Scotch caps and squash blossoms. Her grandfather had a scotch cap, she remembers the rough wool and whiskers. Her grandmother had a squash blossom. It was her signature piece. A chambray shirt, a swipe of lipstick, and a squash blossom necklace.
It’s function and flirt, leather and lace. One defines functionality, the other beauty and class. Today it is 15 years since grandpa hung up his scotch cap and five since mom wore grandma’s squash blossom to her funeral. Today it’s the granddaughter who wears both the scotch cap and the squash blossom.
She is a woman who periodically pulls a trailer through the carpool lane at the school and has donned muck boots on many a trip to town. She’s returned home, parts and vet meds in hand, to notice the mud in her hair.
She knows where the chains, hooks, puller, alcohol, and Dex are and the order in which they’ll be needed. She can mix a calf bottle with one hand while holding a sleepy and grumpy toddler in the other.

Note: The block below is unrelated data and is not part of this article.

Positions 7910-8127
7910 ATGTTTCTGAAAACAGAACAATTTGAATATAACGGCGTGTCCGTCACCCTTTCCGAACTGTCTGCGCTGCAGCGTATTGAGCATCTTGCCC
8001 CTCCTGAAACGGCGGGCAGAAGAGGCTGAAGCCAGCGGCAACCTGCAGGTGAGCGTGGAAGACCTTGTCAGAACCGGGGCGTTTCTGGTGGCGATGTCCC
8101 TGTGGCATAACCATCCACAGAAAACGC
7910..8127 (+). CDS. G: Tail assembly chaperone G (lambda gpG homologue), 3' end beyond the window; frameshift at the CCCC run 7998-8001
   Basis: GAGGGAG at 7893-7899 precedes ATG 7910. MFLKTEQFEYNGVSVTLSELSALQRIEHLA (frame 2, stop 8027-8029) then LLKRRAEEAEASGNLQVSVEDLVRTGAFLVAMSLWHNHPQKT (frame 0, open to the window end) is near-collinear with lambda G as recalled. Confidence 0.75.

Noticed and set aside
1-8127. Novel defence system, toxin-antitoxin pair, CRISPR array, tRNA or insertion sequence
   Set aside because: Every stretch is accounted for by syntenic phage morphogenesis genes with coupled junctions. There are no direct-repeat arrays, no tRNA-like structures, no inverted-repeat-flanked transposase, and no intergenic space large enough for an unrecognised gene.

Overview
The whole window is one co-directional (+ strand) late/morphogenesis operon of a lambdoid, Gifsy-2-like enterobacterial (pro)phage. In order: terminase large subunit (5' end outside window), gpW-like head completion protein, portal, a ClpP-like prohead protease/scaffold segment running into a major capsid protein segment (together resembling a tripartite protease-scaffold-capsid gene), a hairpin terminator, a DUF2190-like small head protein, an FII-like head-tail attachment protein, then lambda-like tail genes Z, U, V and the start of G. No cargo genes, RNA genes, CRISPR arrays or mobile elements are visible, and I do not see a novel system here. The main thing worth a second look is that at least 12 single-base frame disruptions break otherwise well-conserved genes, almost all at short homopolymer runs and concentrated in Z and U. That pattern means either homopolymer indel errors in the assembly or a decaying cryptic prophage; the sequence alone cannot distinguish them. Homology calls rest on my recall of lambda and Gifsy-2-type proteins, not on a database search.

She uses grandmother’s pie recipes and the apron made from a worn chambray shirt and some lace from a drawer. She’s not without style, or lipstick.
She’s not without style, or lipstick.
It’s been a particularly hard and wet winter and now spring. They’ve brought calves in from the storm and sorted in mud that sucks the life out of everyone. It’s been piles of coats and Nuflor and wet cotton gloves and milk replacer and laundry.
She came in late from the barn one night, mud splattered across her face and clothes soaking wet. She pushed her dripping and tangled hair back and hung up her Scotch cap. She looked in the mirror and the woman looking back, although tired and dirty, had the grit of the Scotch cap and the glamour of the squash blossom.